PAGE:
With code ownership, the only team that’s notified of a bug is the one responsible for the part of the code where a bug originates. By offering a quicker and easier approach, code ownership eliminates the confusion and guesswork associated with the process of debugging, allowing engineering teams to easily identify, own, prioritize and remedy bugs. Plus, code ownership expedites debugging efforts and has a pronounced positive impact on stability. Embracing code ownership is critical to improving app stability, which is the most fundamental measure of an app’s health.
3) Streamline error prioritization by focusing on the fixes that matter and snooze the rest
While engineering teams across all organizations differ greatly in their structure and internal processes, any team that is monitoring software stability will benefit from streamlining its error triaging practices. At a high level, triaging bugs involves reviewing the errors currently affecting your system and sorting these errors into three general categories.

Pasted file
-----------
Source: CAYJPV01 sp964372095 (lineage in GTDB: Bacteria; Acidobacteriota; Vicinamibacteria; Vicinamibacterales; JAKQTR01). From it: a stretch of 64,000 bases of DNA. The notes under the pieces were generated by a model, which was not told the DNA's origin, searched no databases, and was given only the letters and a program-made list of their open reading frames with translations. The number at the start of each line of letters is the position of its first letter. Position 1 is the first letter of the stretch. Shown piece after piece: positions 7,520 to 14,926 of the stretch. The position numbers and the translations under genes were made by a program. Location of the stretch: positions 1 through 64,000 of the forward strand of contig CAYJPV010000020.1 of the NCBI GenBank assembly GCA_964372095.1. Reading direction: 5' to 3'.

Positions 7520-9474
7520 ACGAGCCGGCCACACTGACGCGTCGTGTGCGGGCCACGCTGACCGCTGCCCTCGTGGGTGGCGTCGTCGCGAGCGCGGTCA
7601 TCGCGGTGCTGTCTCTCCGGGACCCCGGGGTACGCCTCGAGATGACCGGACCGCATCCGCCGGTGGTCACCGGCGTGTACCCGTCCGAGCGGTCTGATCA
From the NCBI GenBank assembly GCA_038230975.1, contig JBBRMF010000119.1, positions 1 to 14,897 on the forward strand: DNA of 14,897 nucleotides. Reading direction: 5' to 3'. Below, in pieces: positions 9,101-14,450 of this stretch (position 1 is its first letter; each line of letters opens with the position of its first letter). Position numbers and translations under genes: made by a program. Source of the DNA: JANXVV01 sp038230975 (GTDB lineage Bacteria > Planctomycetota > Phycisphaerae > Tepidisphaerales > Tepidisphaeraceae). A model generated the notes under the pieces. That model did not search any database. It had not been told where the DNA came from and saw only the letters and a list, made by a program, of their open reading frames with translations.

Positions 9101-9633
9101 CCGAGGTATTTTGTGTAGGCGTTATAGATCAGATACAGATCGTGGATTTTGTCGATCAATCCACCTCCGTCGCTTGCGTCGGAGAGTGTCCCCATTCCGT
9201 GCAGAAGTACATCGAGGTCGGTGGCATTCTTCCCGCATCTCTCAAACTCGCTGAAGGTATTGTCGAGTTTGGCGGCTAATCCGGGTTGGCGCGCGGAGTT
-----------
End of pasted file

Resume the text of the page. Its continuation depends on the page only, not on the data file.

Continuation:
- Errors that need immediate developer action (rolling back a release, deploying a fix, etc.)
- Errors that do not need immediate action at the moment, but may in the future (if the error becomes more frequent, affects more users, etc.)
- Errors that will never need developer action and can be ignored safely
During triage, it’s not uncommon to review errors that are relatively low impact and don’t need to be fixed with any immediate urgency. In these situations, the key question to ask is, “what would need to change about this error’s impact for us to prioritize a fix?”